Amount of bass gain from room acoustics?

Discussion in 'Archived Threads 2001-2004' started by VinhT, Feb 21, 2002.

  1. VinhT

    VinhT Second Unit

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    I'm doing preliminary calculations for a starter DIY subwoofer. About how much gain can be expected from room acoustics in terms of frequency range and dB increase?

    My project calls for a sealed enclosure(for ease and greater margin of error), and I'm using a 10" driver. The predicted F3 is about 46Hz, F6 is about 35Hz, and the Qtc is .7, so the drop-off is very graceful. Now, would the gain from room acoustics bring up the faltering end for a more flat response?

    I ran some calculations using a ported enclosure for the same driver, which gives an enticing F3 of 26Hz or so. However, I've heard that a flat subwoofer ultimately sounds boomy because of room gain.

    So will the seal enclosure be good enough? Or should I dive in and attempt a ported enclosure?
     
  2. an F3 of 46 hz is a bit high for a subwoofer. With sealed, I would want atleast f3=35hz with a Q=0.707...but that is just me.
    most medium to small rooms will get between 6-9db room gain @ 20hz. large rooms may bet only a few db.
    www.adireaudio.com has a technical paper graphing a typical room gain.
     
  3. Mark Seaton

    Mark Seaton Supporting Actor

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    Mark Seaton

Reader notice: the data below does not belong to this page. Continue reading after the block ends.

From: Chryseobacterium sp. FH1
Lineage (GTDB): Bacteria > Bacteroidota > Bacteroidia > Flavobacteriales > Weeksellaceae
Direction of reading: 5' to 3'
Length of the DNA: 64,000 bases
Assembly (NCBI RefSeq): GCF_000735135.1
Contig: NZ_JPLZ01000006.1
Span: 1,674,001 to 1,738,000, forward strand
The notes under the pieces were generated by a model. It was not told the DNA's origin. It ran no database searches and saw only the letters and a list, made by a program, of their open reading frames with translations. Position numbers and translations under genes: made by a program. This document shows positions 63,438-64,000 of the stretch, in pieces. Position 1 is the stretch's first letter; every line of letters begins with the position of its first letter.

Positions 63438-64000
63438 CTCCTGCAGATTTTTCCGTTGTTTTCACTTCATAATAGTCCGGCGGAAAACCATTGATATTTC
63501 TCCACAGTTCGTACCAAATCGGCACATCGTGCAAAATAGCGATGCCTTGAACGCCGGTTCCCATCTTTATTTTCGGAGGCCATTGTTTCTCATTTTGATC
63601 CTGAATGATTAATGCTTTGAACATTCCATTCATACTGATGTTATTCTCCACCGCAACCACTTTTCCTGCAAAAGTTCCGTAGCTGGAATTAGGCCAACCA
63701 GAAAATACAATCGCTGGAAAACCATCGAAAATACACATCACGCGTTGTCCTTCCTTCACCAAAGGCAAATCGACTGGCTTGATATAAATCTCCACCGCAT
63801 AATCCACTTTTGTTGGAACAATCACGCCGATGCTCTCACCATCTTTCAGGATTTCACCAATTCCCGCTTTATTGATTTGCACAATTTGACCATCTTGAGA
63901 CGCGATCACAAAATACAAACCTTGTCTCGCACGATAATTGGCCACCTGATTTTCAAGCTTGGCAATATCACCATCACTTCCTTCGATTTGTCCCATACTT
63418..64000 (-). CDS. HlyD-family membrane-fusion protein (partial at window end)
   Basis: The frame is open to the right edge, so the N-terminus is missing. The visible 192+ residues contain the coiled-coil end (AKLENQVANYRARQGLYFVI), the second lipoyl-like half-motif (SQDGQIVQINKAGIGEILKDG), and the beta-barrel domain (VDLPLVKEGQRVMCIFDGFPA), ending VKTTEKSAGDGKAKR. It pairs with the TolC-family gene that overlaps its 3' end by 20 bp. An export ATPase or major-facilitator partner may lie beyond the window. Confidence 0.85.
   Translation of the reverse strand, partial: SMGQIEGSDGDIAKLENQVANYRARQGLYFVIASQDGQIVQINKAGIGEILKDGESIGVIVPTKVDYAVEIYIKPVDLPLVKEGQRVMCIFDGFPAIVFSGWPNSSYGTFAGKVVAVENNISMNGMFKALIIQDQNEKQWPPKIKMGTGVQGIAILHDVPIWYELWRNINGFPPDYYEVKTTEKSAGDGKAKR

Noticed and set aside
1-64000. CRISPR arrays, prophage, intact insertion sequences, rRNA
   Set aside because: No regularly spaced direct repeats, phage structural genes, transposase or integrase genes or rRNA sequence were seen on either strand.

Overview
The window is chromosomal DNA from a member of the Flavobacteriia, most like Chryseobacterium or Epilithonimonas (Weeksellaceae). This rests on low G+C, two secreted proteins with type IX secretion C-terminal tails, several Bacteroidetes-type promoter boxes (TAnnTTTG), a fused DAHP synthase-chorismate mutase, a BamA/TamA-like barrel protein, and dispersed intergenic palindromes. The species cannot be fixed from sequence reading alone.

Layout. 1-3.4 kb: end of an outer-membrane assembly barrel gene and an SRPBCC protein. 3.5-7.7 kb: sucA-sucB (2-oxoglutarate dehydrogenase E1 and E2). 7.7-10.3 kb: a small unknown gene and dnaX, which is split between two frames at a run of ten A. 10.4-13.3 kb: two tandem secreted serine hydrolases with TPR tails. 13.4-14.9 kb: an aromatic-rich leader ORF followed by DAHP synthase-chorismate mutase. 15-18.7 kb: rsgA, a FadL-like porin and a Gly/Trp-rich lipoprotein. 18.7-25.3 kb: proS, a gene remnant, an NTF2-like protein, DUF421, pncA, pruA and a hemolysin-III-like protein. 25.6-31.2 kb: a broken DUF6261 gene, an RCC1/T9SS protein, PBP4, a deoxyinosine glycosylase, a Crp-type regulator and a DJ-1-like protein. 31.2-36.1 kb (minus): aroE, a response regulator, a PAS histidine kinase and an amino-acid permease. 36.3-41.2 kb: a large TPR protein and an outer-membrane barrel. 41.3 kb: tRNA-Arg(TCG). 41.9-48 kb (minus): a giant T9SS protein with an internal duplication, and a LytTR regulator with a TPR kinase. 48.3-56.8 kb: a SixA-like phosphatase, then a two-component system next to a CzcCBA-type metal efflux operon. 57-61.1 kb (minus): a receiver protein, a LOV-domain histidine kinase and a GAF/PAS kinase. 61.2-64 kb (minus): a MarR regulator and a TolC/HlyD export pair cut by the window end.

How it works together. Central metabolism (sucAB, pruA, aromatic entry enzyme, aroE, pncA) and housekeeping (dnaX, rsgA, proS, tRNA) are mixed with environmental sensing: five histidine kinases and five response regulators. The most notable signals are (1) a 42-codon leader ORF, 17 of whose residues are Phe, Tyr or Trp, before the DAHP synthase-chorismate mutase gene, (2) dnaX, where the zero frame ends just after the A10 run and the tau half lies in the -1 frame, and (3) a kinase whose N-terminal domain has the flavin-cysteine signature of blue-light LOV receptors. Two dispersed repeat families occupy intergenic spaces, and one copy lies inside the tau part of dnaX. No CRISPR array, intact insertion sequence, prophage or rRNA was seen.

The frequency at which it starts, and the amount of room gain is dictated by the dimensions, construction, and openings in your room. With these, you can make a reasonable estimate of what to plan for. As one good starting point, calculate the longest 3D dimension in your room, typically diagonal floor to ceiling. Now determine what that dimension corresponds to in terms of wavelength. As a rule of thumb, the room gain will be starting around the frequency where this dimension is equal to 1/2 wavelength. The closer to a cube your room is, the more accurate this figure is. You can also make some interesting realizations if you consider the dimensions of your room individually.
     
  4. AjayM

    AjayM Screenwriter

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    Well, I have a large room (T shaped, about 26 x 26 at most, listening area is on a 26ft wall and I'm 14ft from equipment, 20ft ceiling in most of the room) with high ceilings, I also have a sealed "lower" Q (around .63) Tempest, LSPCad's predicted roll-off had me with an F3 around 33-35Hz, in room and measured and I am flat to 18Hz, and probably lower except the rumble filter starts to kick in.

    I don't know how an F3 of 46Hz would behave, but I would think you could at least have good response down into the mid 30's.

    Andrew
     
  5. Richard Greene

    Richard Greene Stunt Coordinator

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    In a rectangular room bass will ramp up at approximately

    12db/octave below the lowest frequency standing wave.

    That standing wave frequency in Hz. equals 565/largest room dimension in feet (usually the length) measured from wall to wall.

    If your room has large openings into other rooms,

    the subwoofer may "see" a larger room (so the 12dB/octave bass ramp up will start at a lower frequency than you expect).
     
  6. Ken Woodrow

    Ken Woodrow Stunt Coordinator

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